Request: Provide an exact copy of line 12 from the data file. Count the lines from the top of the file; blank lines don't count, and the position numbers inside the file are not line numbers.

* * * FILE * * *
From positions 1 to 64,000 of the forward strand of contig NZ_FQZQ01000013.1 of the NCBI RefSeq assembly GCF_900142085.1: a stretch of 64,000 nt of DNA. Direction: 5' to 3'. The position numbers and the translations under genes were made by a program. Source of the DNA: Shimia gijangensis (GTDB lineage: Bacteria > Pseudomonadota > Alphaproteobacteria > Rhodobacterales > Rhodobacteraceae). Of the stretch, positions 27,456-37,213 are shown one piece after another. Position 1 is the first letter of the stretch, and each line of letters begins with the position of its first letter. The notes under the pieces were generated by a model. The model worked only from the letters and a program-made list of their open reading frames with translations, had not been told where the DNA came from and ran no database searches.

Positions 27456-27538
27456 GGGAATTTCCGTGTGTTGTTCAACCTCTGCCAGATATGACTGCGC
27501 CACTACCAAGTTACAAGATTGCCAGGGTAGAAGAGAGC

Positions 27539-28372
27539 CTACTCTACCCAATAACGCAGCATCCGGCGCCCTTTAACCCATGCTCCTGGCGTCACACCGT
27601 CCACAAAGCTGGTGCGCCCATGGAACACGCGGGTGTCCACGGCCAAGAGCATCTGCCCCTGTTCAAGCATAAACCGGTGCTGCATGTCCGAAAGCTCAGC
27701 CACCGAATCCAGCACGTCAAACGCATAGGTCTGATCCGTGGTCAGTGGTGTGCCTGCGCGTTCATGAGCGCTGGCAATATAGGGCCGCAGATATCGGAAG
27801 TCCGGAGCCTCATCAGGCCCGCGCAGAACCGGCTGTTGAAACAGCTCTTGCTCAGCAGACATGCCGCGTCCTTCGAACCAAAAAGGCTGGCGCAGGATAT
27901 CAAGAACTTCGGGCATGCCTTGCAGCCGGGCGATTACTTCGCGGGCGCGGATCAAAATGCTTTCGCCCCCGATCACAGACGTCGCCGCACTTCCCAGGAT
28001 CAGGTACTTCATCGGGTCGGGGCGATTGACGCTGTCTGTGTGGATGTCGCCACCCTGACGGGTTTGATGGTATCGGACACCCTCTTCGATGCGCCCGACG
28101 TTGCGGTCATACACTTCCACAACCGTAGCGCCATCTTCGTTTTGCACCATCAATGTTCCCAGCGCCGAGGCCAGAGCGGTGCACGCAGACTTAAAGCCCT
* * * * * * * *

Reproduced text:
28101 TTGCGGTCATACACTTCCACAACCGTAGCGCCATCTTCGTTTTGCACCATCAATGTTCCCAGCGCCGAGGCCAGAGCGGTGCACGCAGACTTAAAGCCCT